The Greatest Minor League (Dennis Snelling)

So much has been written about the history of major league baseball that it’s startling to come upon a book that shares stories about teams and sports legends that most people have never heard before. That’s because the popular history of baseball during the Ty Cobb, Babe Ruth, Joe DiMaggio era is strictly an east coast tale. But for 50 years or more, a third league — almost on par with the National and American Leagues — flourished on the west coast. The Pacific Coast League story launched the careers of Joe DiMaggio and Ted Williams and incubated teams that eventually made it to the big leagues themselves: Los Angeles, San Francisco, Oakland, Seattle, and San Diego.

The Greatest Minor League, A History of the Pacific Coast League, 1903-1957 by Dennis Snelling [LibraryThing / WorldCat] is full of surprises for serious baseball fans who THOUGHT they knew all the baseball lore there was. My little home town of Tacoma, for instance, had a baseball championship before every western city except L.A.  (That’s the Tacoma squad on the cover.)  Joe DiMaggio had a 61 game hitting streak in San Francisco before he had the famous 56 game hitting streak in New York. Babe Ruth wanted to play for San Francisco and tried to get manager jobs in Seattle and Oakland. A team in Hollywood experimented with baseball uniforms featuring shorts.   The Black Sox scandal of 1919 involved the PCL.  And everyone from Rogers Hornsby to Casey Stengel to Billy Martin to Tommy Lasorda had something to do with the “third major league” out west. There were impressive slugfests, no-hitters, pennant races, and a “Wrigley Field” in this largely forgotten story.  There were even early team tours of Japan, spreading the game internationally.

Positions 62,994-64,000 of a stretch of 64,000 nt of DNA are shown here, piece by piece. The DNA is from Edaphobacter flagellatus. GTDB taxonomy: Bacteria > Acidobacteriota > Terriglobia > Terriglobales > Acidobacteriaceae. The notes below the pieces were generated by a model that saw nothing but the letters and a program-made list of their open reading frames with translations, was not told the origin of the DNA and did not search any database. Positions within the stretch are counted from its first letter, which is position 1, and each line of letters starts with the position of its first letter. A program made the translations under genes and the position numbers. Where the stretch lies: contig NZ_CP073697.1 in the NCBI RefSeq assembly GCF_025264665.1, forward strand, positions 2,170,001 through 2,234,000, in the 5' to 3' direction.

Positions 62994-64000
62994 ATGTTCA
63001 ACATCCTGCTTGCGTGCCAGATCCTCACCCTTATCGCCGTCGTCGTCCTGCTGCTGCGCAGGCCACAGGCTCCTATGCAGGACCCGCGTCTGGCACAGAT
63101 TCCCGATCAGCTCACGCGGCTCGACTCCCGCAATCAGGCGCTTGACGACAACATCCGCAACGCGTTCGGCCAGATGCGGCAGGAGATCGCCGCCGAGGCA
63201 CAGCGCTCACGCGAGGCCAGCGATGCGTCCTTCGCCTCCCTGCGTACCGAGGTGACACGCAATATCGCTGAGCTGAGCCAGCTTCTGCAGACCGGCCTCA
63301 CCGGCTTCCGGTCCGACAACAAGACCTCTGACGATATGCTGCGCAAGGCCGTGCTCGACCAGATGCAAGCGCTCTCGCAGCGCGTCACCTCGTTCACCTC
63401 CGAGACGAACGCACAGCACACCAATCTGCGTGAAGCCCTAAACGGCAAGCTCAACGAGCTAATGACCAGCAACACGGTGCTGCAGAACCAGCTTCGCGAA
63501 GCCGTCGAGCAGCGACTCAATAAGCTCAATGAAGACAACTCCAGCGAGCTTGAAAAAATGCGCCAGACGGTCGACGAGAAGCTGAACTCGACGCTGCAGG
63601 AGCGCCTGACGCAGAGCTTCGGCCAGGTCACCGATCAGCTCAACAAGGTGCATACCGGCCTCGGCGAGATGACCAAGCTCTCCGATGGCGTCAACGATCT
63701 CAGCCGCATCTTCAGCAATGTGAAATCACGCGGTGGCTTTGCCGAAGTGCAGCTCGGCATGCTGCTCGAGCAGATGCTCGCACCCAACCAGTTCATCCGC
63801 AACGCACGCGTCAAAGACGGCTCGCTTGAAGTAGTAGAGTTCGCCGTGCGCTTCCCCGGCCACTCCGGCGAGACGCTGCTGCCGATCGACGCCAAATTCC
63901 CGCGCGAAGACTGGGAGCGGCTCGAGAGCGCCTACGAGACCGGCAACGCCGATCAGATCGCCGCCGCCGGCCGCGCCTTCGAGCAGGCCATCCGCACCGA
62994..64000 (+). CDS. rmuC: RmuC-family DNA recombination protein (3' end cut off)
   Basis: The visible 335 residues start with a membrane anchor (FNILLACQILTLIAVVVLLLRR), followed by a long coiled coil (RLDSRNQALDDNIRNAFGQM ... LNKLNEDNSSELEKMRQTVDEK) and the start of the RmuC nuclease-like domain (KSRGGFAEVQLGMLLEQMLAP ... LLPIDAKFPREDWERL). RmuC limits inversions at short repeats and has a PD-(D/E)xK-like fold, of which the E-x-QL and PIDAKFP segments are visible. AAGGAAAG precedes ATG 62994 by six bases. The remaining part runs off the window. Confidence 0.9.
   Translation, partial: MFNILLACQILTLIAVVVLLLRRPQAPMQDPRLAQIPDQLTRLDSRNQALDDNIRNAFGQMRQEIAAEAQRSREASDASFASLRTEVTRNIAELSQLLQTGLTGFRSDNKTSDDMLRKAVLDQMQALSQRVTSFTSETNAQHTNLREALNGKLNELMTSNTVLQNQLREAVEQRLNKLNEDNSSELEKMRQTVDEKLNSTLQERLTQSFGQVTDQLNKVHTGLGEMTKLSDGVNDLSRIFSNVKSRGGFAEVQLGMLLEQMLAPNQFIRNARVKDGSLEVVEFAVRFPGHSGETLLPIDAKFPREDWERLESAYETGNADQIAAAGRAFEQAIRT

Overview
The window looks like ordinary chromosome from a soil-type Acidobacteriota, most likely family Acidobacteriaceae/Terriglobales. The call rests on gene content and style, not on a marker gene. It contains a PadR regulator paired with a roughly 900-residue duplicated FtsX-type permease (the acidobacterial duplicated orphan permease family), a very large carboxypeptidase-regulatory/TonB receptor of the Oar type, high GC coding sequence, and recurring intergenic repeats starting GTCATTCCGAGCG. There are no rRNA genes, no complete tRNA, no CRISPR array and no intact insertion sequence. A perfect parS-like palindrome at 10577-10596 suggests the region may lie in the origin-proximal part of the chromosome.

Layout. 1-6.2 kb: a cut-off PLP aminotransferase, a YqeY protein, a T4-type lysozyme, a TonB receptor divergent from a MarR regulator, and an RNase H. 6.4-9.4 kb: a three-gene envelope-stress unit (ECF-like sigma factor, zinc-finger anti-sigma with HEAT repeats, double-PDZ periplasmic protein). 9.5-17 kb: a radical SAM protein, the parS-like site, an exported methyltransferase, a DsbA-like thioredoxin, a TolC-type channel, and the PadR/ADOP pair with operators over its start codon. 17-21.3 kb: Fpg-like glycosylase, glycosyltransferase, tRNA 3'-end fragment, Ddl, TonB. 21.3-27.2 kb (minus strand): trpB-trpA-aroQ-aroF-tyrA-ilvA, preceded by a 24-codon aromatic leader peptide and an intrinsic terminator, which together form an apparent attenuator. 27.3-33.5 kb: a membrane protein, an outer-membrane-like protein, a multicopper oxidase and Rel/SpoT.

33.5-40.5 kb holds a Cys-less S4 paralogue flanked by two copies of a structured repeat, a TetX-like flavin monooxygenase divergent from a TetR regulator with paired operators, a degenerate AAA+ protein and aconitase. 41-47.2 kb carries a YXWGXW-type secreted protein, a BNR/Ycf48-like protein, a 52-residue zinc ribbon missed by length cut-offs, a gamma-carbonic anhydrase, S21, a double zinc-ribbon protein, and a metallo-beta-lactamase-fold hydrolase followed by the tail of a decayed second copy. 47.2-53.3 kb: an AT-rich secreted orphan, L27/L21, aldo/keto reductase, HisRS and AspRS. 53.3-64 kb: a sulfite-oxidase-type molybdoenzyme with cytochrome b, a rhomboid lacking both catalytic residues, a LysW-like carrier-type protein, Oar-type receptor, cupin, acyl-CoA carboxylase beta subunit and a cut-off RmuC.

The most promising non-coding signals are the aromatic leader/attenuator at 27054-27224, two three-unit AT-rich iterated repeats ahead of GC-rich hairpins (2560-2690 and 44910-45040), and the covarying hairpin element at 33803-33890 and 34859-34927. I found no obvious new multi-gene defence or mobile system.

Yes, the people living in the western United States knew of Ruth and Gehrig and Greenberg, but those were stars from far away. The Pacific Coast League was a major league unto itself, scouting and growing talent, west coast stars, and attracting crowds. The Seattle Rainiers* had better attendance in the 30s and 40s than most major league teams back east!

Snelling’s research was thorough, including on-the-field AND off-the-field antics, successes, and tragedies. And he did a remarkable job telling the stories, year by year, in ways that make pull you into the team rivalries (e.g. Seals-Angels) as understandably as if he were writing about the more familiar Red Sox-Yankees. The personalities of owners and players thread through the decades with ease, too. Reading this book is like stepping into a parallel baseball universe where the names and struggles are familiar but all new. It’s a history of baseball … that has a different history than you’ve heard before.

*Another book on the topic that I’ve read and would recommend: Pitchers of Beer by Dan Raley [LibraryThing / WorldCat].  It follows the history of the Seattle Rainiers, one of the best teams from the Pacific Coast League.

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